Made a chevalier de la Légion d’honneur, for his role in the Résistance, Bruckberger was obnoxious to his church superiors, an unpleasant reminder of their own compromises. As a consequence, he was virtually forced out of France by his monastic superiors in 1947.
At this point in Bruckberger’s life, when he was a monk of 40 with years of fidelity to his vow of celibacy, he fell deeply in love with a young woman. Strangely enough for modern enlightened liberal thought, and unlike so many others who had also taken a vow of chastity, Bruckberger chose to renounce romance rather than his vow. His “exile” from France took him first to North Africa, where his unusual loyalties, to the Church and to France, were rapidly becoming unfashionable. Between 1948 and 1950 he lived on a post of the French Foreign Legion, close to a community of Catholic medical missionaries known as Soeurs blanches—both of which highly different “orders” he praises as the true representatives of France—as well as of Christianity, at least in the case of the Sisters.
In an encounter that seems more reminiscent of the Crusader kingdoms of Outre-Mer than of modern Europe in the postcolonial era, Bruckberger once took it upon himself to defend “the honor of Christ” in an incident which is probably all but incomprehensible to late-20th-century Christians, although it was very well understood and admired by the Foreign Legion and earned him the status of an honorary legionnaire “first class.” One of the most admired and best-loved of the medical missionaries, a Sister Agnes, mysteriously eloped with a Moslem businessman named Benphelja, to the consternation and shame of the other Sisters, the rage of the Foreign Legion, and the amusement of the Moslem population. A “bride of Christ” had been “carried off” (even if without violence) by an unbeliever. The colonial authorities, militantly secular, saw nothing out of order, and the Church hierarchy preferred to keep a low profile.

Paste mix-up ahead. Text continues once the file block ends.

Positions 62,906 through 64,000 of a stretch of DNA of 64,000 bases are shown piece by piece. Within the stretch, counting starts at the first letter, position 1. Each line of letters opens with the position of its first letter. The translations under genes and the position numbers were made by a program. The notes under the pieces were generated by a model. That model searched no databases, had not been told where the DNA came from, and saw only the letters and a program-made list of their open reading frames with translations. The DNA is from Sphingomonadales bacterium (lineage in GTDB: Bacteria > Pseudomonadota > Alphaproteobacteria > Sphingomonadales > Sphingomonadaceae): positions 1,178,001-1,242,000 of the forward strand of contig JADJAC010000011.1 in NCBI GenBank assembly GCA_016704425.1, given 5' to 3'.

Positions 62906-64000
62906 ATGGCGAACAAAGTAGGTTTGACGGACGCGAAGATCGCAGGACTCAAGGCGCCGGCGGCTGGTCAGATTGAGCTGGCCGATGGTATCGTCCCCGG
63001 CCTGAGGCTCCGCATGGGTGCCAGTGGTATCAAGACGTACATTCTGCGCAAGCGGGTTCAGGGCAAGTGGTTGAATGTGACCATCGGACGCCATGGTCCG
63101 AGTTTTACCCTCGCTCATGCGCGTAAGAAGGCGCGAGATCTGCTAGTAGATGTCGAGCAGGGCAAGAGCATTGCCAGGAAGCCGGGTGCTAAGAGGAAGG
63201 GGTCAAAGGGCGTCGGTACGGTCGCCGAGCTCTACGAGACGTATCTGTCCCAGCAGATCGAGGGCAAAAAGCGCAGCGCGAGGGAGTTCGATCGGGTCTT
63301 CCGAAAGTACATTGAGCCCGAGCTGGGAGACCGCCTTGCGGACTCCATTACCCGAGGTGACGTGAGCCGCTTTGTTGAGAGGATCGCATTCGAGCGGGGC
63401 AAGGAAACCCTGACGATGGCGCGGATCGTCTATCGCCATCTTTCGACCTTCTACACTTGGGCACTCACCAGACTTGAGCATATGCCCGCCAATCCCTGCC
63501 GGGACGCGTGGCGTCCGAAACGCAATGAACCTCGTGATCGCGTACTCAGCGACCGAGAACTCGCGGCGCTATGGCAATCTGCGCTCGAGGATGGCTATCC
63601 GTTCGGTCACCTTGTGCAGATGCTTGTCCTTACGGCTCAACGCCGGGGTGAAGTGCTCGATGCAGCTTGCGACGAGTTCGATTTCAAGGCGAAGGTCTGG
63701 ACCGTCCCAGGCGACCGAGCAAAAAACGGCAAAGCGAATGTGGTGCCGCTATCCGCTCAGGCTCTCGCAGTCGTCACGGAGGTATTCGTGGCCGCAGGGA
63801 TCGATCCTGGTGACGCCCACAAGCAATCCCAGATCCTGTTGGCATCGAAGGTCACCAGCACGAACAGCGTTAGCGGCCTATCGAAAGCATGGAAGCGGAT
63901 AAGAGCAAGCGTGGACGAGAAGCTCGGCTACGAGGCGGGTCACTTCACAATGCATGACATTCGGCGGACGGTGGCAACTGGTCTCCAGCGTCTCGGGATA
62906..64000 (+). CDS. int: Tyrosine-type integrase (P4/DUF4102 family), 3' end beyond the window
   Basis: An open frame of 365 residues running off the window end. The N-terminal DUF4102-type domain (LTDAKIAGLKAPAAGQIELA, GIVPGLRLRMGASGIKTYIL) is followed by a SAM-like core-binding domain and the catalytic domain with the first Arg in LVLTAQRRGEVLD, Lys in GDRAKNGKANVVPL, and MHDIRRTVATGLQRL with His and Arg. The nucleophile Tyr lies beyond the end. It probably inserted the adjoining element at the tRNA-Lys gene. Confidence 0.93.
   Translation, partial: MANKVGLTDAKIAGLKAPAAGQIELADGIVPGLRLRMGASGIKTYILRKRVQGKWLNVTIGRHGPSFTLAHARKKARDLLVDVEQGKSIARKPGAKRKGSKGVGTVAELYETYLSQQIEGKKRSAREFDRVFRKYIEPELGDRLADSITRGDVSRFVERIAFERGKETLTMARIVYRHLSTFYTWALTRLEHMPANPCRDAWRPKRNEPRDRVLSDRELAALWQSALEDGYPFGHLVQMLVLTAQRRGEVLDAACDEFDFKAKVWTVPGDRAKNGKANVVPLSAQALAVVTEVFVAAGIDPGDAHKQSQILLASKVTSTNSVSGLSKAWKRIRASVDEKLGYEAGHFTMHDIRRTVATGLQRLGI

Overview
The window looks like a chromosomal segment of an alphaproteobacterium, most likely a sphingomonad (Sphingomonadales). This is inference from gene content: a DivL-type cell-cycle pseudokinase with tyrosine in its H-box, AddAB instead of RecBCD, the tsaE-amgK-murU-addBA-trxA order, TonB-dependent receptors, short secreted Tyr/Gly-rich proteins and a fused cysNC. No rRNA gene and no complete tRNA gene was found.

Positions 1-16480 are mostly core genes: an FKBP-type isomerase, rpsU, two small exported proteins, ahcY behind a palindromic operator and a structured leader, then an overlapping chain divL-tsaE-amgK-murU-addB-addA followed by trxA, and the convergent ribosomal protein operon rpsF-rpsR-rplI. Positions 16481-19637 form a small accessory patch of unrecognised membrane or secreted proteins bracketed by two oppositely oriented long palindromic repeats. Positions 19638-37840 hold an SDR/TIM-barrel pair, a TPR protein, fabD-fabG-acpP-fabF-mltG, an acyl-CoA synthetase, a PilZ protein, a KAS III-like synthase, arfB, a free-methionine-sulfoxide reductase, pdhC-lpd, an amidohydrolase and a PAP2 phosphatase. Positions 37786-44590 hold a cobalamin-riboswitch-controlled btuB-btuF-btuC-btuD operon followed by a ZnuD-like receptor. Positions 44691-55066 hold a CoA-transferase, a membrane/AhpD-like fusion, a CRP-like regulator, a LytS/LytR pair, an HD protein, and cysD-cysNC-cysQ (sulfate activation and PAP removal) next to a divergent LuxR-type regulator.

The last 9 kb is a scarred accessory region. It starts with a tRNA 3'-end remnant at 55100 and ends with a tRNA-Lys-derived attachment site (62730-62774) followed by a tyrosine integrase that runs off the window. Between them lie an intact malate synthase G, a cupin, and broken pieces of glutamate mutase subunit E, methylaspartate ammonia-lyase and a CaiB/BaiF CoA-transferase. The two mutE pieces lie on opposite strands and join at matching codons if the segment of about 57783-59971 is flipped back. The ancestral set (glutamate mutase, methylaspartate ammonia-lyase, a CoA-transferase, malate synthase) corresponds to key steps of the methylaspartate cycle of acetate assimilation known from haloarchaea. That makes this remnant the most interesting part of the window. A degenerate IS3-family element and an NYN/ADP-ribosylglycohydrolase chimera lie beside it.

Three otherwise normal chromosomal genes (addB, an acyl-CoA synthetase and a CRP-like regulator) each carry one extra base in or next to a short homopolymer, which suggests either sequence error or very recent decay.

Consequently Bruckberger took it upon himself to emerge from his Foreign Legion quarters and confront the Moslem bridegroom on his own. When the groom prudently persisted in avoiding him, Bruckberger went to the highest Moslem spiritual authority in the area, the bachaga of Ain Sefra, accompanied by a highly embarrassed French administrator. What a French administrator could not understand, the bachaga understood very well. In a courtly affaire d’honneur evocative of a dialogue between Saladin and Richard Coeur de Lion, and to the astonishment of the civil authorities, the Moslem bachaga approved Bruckberger’s mission and passed a sentence of exile on Benphelja for an affront to the honor of the Christians’ Lord.
Bruckberger contended that for a Christian, a determination to defend the honor of Christ is the only way to retain the respect of the honor-conscious Moslems. The French government was uncomprehending, but not the Foreign Legion. Legionnaires, unlike knights of the old military orders, certainly had not taken a vow of celibacy, but unlike many of the modern clergy, they still had a profound respect for those who did. While the civil and ecclesiastical authorities made plans to deal with this embarrassing Dominican, Bruckberger was given the rare honor of being made a légionnaire d’honneur de premiere classe—a highly unusual distinction for a clergyman. It is probably needless to add that Bruckberger was able to handle the mandatory “aperitif” at the dinner in his honor—a two-liter jug of strong red wine. The admiration of the Legion did not deter the Catholic hierarchy and the French colonial administration from joining hands to usher the new légionnaire d’honneur out of North Africa as rapidly as possible.